Sharone Tobias and Will Piekos look at the top five stories in Asia this week.
1. Turkey and China might coproduce air missile defense system. Turkey, a member of NATO and a U.S. ally, is in discussions to coproduce a long-range air and missile defense system with China Precision Machinery Import and Export Corporation, a Chinese firm that is under U.S. sanctions for violations of the Iran, North Korea, and Syria Nonproliferation Act. The United States is “very concerned” by the $3.4 billion deal and its potential ramification for allied air defense, as the Chinese system would not integrate well with existing NATO defense infrastructure. Turkish prime minister Tayyip Erdogan said on Friday that Turkey would be open to new offers from other companies, including the American company Raytheon, if the deal did not come to pass. A Chinese Foreign Ministry spokeswoman said on Friday that the United States should not “politicize the relevant normal commercial competition.”
2. Cambodian opposition organizes protests against election fraud. The opposition Cambodia National Rescue Party (CNRP) organized a three-day rally in Phnom Penh, attended by tens of thousands of protesters, calling for an independent investigation into alleged election fraud. Thus far the protests have been peaceful. The CNRP also solicited opinions on the political deadlock from the United Nations and countries such as the United States and the UK. Prime Minister Hun Sen and his new government have rejected these calls; the CNRP, which is boycotting parliament, already gained far more seats in July elections than anticipated, and the Mr. Hun Sen is unlikely to relinquish his twenty-eight years of rule.
3. Japan secrecy bill worries free speech advocates. Japanese prime minster Shinzo Abe is drafting a state secrets act that would expand the definition of official secrets and charge journalists convicted of disobeying the act with up to five years in jail. Abe argues that the law is vital to establishing a more robust national security framework, which will include creating a U.S.-style National Security Council to coordinate across various national security and intelligence agencies. The prime minister’s Liberal Democratic Party has previously sought but failed to enact such a law—critics fear that it will restrict the ability of the media to serve as a watchdog. Some activists have drawn parallels between this law and World War II-era Japan. Japan is currently less punitive towards leaks that many other countries, where civil servants who divulge secret information to the media are only subject to one year in prison.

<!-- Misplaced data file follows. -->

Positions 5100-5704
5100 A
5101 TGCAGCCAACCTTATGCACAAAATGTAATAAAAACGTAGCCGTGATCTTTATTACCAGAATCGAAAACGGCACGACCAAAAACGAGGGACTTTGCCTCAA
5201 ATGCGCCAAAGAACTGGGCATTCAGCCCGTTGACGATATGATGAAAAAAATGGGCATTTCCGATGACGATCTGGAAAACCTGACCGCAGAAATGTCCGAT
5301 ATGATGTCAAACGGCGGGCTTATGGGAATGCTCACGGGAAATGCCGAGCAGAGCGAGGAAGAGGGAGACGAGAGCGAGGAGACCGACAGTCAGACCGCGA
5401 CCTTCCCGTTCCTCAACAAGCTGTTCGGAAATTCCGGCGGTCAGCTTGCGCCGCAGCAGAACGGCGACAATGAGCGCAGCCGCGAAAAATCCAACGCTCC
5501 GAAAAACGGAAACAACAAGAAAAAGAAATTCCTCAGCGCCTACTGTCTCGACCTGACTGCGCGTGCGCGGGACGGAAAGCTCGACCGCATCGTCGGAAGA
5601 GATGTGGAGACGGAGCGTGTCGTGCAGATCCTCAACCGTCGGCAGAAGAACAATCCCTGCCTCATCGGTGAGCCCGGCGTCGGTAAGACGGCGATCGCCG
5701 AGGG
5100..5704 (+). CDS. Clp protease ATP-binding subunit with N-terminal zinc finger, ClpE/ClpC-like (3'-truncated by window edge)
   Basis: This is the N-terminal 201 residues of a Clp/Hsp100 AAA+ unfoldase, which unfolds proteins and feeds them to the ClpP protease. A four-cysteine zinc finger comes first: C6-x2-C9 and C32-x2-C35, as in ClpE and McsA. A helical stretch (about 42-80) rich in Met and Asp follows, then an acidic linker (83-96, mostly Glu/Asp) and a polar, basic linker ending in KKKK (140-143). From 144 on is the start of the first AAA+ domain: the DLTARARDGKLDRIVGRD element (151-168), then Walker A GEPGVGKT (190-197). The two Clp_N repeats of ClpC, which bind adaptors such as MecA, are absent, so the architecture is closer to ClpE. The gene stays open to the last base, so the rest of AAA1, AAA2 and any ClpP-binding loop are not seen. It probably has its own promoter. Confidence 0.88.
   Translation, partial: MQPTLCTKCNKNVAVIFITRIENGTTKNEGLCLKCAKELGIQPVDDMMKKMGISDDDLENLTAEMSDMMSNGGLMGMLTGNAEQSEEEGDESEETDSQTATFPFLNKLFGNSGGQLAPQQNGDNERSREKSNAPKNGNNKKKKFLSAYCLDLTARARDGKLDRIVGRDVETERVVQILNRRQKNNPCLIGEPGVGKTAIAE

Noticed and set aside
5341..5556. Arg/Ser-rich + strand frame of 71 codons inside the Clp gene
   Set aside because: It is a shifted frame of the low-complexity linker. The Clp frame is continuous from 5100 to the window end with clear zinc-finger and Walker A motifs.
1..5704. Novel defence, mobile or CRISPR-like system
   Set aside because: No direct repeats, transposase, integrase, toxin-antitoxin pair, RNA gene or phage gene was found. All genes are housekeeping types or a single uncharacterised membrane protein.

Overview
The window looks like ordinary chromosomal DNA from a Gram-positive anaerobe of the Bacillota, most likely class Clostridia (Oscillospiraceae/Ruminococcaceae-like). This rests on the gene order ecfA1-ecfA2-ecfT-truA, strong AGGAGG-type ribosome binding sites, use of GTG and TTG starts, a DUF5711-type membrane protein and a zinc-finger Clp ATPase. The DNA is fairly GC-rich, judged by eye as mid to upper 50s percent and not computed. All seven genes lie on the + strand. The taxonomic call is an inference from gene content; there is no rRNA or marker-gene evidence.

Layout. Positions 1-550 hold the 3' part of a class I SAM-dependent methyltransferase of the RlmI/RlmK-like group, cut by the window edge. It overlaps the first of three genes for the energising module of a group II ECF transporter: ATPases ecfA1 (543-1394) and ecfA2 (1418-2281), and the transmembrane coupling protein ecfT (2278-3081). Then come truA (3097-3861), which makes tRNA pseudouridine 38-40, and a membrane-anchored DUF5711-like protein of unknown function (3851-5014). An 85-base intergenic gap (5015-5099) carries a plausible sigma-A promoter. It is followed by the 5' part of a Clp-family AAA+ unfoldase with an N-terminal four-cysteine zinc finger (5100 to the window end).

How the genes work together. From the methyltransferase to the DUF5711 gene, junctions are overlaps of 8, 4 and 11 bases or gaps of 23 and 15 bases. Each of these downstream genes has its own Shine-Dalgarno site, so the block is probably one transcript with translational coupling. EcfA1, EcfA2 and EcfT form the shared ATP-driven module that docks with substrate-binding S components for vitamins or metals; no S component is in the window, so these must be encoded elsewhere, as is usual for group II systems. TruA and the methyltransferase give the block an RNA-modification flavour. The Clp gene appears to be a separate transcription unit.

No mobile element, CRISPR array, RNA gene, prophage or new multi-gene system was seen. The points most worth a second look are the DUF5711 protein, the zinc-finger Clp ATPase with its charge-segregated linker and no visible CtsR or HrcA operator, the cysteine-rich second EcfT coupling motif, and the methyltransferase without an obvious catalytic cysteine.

4. Wal-Mart to expand China operations. The world’s largest retailer announced on Thursday that it plans to add as many as 110 new stores over three years in China, many of them in third- and fourth-tier cities. Wal-Mart has around 400 stores in China with about 90,000 staff; the new branches will create as many as 19,000 new retail jobs. The Arkansas-based retailer will be closing less profitable stores and overhauling others in the face of stiff local competition.
5. Starbucks the latest target of Chinese state media. CCTV ran a special report this week accusing Starbucks of price-gouging and charging “outrageous” prices for its coffee, leading some to speculate that the Seattle-based company will be the next foreign company to face scrutiny in the Chinese market. The report faced wide derision on Chinese social media, where many users ridiculed CCTV’s decision to attack Starbucks instead of deal with substantive social issues.
Bonus: Move over, iPad. Here comes North Korea’s tablet. The Korea Computer Center in North Korea has created a tablet computer for “people to study revolutionary ideas.” The tablet has a multilanguage dictionary, games, and an encyclopedia of North Korean “immortal history.” It is not able to connect to the internet but is allegedly able to connect to North Korea’s intranet. You can find a comprehensive review of the device here.